Aug 022019

Note: This is an updated repost of a blog from April, 2015 on a topic I still hear a lot about from new or wannabe be fulltimers.

I get a lot of e-mails from people who are just getting into the fulltime RV lifestyle and have questions about everything from which state to chose as their legal domicile to what kind of RV is best for them, to which camping clubs, if any, to join.

One of the most frequent questions is “What do we do with all of our stuff?” Many people give prized family heirlooms to their kids, then have a series of yard sales to sell off the things they are not taking with them. Whatever is left over gets donated to a charity. Some don’t want all of that hassle and simply call in an estate liquidator to take everything away.

But no matter how they go about it, a lot of people complain that they can’t sell certain things for what they had expected to get for them, and some balk at dropping their price. I also hear that from a lot folks who have their house on the market. They tell me, “I want to get what it’s worth, I’m not giving it away.”

Then you may have it forever. Anything is only as valuable as what somebody is willing to pay for it right now. It may have been worth more last month and maybe it will be again next month, but right now it’s only worth what you can sell it for. The difference between what you want and what you can get is the price of freedom to follow your dream. What’s more important to you, getting your price or saying goodbye to the past and embracing the future?

We have also known fulltimers who rent storage lockers to keep all of their stuff until the day they hang up the keys.  I would say that over 80% of them who stay in the fulltime RV lifestyle close out the lockers and get rid of the stuff after 3-5 years of paying money for things they may never use again.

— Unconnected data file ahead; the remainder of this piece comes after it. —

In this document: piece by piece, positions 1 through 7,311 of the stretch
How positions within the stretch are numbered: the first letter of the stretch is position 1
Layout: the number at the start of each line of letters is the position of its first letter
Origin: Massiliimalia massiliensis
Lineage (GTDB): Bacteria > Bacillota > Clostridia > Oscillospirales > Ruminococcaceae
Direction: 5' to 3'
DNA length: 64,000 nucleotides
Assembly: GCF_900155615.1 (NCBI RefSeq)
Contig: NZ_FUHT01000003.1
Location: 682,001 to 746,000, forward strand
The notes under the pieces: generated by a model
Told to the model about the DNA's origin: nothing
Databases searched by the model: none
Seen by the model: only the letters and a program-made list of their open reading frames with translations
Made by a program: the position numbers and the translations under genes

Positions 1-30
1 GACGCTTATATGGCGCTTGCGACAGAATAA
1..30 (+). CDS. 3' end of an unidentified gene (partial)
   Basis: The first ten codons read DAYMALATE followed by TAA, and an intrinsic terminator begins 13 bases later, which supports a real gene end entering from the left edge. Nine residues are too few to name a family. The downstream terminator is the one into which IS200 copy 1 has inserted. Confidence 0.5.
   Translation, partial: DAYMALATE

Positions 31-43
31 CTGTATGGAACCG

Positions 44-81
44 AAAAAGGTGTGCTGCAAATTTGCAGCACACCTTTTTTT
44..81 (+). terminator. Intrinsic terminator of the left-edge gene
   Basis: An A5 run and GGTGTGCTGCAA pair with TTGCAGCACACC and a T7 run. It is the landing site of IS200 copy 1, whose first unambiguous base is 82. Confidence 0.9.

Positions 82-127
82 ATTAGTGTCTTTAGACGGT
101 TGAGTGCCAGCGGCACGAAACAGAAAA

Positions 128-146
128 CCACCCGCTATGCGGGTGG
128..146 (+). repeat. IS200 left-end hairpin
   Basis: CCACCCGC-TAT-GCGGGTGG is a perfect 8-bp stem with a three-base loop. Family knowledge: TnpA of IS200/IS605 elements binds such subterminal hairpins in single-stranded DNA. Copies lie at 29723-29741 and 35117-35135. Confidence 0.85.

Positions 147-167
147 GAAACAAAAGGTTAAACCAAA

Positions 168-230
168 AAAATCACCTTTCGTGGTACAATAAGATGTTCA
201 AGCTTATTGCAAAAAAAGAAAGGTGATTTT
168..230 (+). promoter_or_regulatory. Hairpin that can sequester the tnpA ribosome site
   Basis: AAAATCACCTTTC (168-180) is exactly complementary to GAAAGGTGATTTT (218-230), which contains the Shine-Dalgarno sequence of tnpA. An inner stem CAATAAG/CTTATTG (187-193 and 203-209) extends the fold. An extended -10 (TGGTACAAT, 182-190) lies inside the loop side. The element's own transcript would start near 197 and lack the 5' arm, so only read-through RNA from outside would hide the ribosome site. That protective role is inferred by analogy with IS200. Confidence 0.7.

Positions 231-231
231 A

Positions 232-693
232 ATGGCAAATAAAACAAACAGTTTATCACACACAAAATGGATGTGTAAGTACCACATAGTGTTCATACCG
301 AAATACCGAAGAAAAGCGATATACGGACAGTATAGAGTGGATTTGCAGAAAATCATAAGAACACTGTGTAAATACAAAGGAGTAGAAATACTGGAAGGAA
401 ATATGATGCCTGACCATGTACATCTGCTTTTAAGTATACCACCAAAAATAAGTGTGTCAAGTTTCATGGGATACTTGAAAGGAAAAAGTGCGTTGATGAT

We’ve also seen a lot of fulltimers getting out of the lifestyle over the years, for one reason or another. Some never planned to fulltime for the rest of their lives and once they achieved their personal goals it was time to move on to whatever was next for them. Others hang up the keys due to the loss of their spouse or health problems, or because of aging or family issues. We’ve known a number of fulltime RVers who got off the road to care for elderly parents. And even some who did it to raise grandchildren because the kids’ parents are unwilling or unable to do so. I don’t think I’ve ever known any who stopped traveling because they were bored.

When they do stop traveling, some former fulltimers buy a lot in an RV park or an Escapees co-op and park their rigs to live there permanently, others buy a house or mobile home in a place they discovered in their travels, and still others go back to their old home towns to be near kids and grandkids.

There’s an old joke about a couple who were both 100 years old and had been married 83 years when they filed for divorce. They told the judge that they really wanted the marriage to end after the first 20 years, but they decided to wait until all their kids were dead. In our case, we used to say we’d have to keep RVing until all our kinfolk die, because we didn’t want to settle down where any of them live.